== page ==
The Civilian Conservation Corps

Group of men standing by a flag pole.
Group of CCC men standing at attention by a flag pole under the cliffs of Zion National Park.

Zion National Park Archives

The Civilian Conservation Corps

As part of the New Deal Program, to help lift the United States out of the Great Depression, Franklin D. Roosevelt established the Civilian Conservation Corps in 1933. The CCC or C’s as it was sometimes known, allowed single men between the ages of 18 and 25 to enlist in work programs to improve America’s public lands, forests, and parks.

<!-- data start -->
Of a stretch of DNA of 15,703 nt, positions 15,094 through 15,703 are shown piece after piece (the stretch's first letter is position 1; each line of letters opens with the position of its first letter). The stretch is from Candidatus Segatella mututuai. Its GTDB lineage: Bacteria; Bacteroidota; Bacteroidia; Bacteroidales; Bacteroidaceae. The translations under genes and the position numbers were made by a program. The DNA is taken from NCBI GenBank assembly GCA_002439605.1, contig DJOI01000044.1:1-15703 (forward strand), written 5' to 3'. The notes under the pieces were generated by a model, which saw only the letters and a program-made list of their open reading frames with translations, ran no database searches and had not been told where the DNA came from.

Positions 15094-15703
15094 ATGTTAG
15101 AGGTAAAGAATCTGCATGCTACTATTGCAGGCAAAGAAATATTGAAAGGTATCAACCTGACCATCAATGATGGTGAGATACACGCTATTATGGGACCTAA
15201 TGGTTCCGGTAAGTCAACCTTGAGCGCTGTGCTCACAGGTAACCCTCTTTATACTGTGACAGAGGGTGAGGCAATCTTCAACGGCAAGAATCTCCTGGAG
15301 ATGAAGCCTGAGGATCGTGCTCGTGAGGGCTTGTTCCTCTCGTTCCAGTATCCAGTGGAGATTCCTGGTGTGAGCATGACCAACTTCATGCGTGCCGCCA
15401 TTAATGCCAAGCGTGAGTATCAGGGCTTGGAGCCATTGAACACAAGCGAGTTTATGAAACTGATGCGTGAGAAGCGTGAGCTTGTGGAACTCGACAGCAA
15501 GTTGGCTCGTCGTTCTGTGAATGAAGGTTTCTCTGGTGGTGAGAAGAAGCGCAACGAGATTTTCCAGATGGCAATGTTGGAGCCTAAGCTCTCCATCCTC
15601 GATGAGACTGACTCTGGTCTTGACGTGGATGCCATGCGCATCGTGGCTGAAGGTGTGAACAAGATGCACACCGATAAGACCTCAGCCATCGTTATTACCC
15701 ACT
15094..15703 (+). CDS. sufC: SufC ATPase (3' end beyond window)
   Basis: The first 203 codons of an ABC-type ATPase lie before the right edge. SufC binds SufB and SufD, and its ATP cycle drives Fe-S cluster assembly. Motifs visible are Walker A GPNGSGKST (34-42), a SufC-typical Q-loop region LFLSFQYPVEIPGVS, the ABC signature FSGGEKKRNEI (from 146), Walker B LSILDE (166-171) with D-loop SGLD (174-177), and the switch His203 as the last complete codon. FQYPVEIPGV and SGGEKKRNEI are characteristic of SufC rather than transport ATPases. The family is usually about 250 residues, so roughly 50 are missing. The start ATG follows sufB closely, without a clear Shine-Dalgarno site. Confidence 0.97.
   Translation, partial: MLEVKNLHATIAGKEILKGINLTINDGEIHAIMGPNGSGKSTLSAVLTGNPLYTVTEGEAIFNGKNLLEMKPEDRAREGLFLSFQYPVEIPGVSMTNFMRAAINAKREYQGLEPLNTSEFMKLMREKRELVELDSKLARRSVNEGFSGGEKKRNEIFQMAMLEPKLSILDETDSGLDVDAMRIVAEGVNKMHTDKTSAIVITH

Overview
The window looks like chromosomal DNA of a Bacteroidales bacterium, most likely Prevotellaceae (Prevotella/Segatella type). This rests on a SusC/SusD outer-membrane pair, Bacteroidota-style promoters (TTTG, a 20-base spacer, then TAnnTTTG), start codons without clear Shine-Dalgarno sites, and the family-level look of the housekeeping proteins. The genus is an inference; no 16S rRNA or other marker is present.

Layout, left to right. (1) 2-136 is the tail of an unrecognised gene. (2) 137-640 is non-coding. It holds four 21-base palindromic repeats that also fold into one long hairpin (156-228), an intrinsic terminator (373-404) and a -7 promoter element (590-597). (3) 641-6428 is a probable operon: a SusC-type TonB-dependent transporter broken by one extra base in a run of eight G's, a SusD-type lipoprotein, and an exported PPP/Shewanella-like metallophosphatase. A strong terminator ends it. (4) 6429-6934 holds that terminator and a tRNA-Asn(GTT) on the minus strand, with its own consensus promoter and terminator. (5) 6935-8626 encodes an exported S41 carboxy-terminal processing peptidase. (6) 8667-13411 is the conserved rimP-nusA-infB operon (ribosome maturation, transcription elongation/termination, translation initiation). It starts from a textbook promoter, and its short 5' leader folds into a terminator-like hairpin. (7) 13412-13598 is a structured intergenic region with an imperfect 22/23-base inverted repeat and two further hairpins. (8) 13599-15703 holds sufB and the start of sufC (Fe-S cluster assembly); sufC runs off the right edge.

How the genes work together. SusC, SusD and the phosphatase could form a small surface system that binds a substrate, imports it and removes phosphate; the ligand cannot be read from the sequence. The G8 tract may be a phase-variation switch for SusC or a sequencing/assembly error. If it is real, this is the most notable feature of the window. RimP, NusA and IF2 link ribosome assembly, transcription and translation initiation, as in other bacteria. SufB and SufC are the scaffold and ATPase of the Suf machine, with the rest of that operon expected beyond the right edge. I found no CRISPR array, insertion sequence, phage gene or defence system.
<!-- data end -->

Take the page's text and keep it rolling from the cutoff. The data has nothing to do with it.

For many, just the prospect of three meals and a bed were enough to get young men to enroll. As jobs and income were incredibly scarce, the CCC for a lot of these young men was their first job. Enlisters would make $30 a month, $25 of which would be sent straight to their families, while the other five was for the worker to keep. Meals and lodging were provided in military camp fashion.

Education opportunities were an added bonus of joining the C’s. In fact, many completed their high school education while serving. Leadership advancement positions with an increase in pay were also offered to hard-workers.

Last updated: February 8, 2018